The new 911 GT3 with Touring Package has been unveiled and definitely looks like it will live up to the motto for the new 911 GT3 models; carpe secundum – get the most out of every second.
The new Porsche 911 GT3 with Touring package has been described as a high-performance athlete that does not show off about its talent, and loves understatement. Following in the sixth edition’s footsteps, the new 911 GT3 can also be ordered with the Touring equipment package.
The powerful 375 kW (510 PS; 911 GT3: fuel consumption combined 13.3 – 12.4 l/100 km, CO2 emissions combined 304 – 283 g/km) 911 GT3 has a weight of just 1,418 kilograms and comes with a six-speed GT sports gearbox as standard. But now, for the first time, the Touring package can also be combined with the seven-speed PDK dual-clutch transmission.
The ‘Touring Package’ name can be traced back to an equipment variant of the 1973 model year 911 Carrera RS. In 2017, Porsche revived the idea again and offered a Touring package for the 911 GT3, type 991. Since then, this variant has appealed above all to lovers of top-class sports cars with a pronounced passion for understatement and classic driving pleasure.
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*Data determined in accordance with the Worldwide Harmonized Light Vehicles Test Procedure (WLTP) as required by law. You can find more information on WLTP at www.porsche.com/wltp . For Plug-in Hybrid Electric Vehicle (PHEV) range and Equivalent All Electric Range (EAER) figures are determined with the battery fully charged, using a combination of both battery power and fuel.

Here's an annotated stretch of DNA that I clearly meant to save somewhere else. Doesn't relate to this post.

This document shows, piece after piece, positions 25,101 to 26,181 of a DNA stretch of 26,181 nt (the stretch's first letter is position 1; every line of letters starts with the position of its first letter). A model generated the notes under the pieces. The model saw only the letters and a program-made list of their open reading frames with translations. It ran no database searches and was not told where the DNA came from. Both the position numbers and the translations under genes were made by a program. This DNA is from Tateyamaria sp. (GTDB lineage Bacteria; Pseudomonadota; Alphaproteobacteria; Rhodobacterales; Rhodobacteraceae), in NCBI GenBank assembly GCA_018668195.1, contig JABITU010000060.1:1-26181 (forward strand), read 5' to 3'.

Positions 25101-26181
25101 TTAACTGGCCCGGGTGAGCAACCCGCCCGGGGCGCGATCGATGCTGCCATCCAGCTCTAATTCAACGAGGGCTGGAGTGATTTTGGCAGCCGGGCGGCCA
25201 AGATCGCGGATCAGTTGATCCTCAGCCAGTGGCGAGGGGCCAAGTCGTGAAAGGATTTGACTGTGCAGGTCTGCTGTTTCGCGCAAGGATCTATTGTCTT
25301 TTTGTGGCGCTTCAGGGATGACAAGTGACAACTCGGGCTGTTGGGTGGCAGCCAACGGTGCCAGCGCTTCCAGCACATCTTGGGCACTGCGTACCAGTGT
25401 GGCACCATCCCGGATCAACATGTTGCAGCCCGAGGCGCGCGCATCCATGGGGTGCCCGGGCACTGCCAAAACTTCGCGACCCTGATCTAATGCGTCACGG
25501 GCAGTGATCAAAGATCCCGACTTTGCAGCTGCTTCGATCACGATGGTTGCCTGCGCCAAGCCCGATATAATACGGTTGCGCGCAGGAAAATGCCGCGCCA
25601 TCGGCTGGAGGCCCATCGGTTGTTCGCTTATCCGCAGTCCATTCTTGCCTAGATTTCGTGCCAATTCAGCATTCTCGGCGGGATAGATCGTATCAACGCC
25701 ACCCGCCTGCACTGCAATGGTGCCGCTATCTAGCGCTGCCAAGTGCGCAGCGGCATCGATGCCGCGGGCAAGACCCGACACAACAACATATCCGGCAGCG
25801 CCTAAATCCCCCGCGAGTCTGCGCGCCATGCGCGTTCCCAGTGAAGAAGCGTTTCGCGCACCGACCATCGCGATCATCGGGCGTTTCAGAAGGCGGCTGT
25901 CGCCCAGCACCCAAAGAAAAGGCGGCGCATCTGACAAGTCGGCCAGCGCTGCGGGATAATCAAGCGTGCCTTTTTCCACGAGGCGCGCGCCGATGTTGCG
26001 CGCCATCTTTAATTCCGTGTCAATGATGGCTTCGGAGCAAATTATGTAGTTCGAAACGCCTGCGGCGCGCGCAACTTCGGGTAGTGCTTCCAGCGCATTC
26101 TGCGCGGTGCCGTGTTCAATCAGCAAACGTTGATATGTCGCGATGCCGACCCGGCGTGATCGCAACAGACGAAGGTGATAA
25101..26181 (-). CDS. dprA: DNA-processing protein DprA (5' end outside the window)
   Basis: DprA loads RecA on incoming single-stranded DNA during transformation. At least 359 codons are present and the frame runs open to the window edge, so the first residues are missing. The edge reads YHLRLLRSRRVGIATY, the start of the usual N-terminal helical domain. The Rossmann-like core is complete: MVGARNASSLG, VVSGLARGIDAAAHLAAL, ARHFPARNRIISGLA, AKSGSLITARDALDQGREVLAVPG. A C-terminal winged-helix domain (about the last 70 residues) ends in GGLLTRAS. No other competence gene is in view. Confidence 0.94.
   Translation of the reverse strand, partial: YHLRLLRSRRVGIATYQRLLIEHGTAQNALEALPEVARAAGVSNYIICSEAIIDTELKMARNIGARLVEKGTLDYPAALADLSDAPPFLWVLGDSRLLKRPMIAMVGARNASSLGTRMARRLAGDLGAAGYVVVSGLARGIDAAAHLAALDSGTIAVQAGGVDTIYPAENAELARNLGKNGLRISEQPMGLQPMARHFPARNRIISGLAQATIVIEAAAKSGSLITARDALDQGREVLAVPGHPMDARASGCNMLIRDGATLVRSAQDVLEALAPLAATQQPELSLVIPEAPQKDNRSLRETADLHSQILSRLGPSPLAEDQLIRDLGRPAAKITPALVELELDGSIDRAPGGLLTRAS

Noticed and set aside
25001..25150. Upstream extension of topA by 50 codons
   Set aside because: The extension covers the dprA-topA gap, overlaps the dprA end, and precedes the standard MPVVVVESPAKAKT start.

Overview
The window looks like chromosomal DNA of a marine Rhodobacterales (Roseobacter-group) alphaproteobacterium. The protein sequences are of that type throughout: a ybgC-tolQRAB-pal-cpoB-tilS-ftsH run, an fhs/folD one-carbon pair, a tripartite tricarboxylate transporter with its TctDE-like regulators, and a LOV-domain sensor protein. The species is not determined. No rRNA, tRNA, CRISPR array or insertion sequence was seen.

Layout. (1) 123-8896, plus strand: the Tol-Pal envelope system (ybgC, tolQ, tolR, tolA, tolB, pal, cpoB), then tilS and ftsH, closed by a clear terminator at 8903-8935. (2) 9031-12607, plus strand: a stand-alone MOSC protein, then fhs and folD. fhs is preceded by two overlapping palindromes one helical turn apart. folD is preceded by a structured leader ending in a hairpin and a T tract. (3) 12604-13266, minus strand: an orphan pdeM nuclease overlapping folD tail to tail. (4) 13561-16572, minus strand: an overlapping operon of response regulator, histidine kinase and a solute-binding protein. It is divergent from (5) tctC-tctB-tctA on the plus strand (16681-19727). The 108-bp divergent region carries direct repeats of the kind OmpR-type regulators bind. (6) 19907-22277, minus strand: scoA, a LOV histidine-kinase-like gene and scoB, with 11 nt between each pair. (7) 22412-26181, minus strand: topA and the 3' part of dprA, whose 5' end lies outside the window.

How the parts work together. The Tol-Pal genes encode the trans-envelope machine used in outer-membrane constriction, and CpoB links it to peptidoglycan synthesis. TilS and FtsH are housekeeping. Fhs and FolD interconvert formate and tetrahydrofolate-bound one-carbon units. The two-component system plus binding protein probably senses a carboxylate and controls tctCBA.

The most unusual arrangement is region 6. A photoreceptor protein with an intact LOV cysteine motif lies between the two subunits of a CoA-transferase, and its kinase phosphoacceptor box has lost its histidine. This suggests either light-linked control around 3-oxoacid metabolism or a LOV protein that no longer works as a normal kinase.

Values are provided for comparison only. To the extent that fuel and energy consumption or CO₂ values are given as ranges, these do not relate to a single, individual car and do not constitute part of the offer. Optional features and accessories can change relevant vehicle parameters such as weight, rolling resistance and aerodynamics which may result in a change in fuel or energy consumption and CO₂ values. Vehicle loading, topography, weather and traffic conditions, as well as individual driving styles, can all affect the actual fuel consumption, energy consumption, electrical range, and CO₂ emissions of a car.
** Important information about the all-electric Porsche models can be found here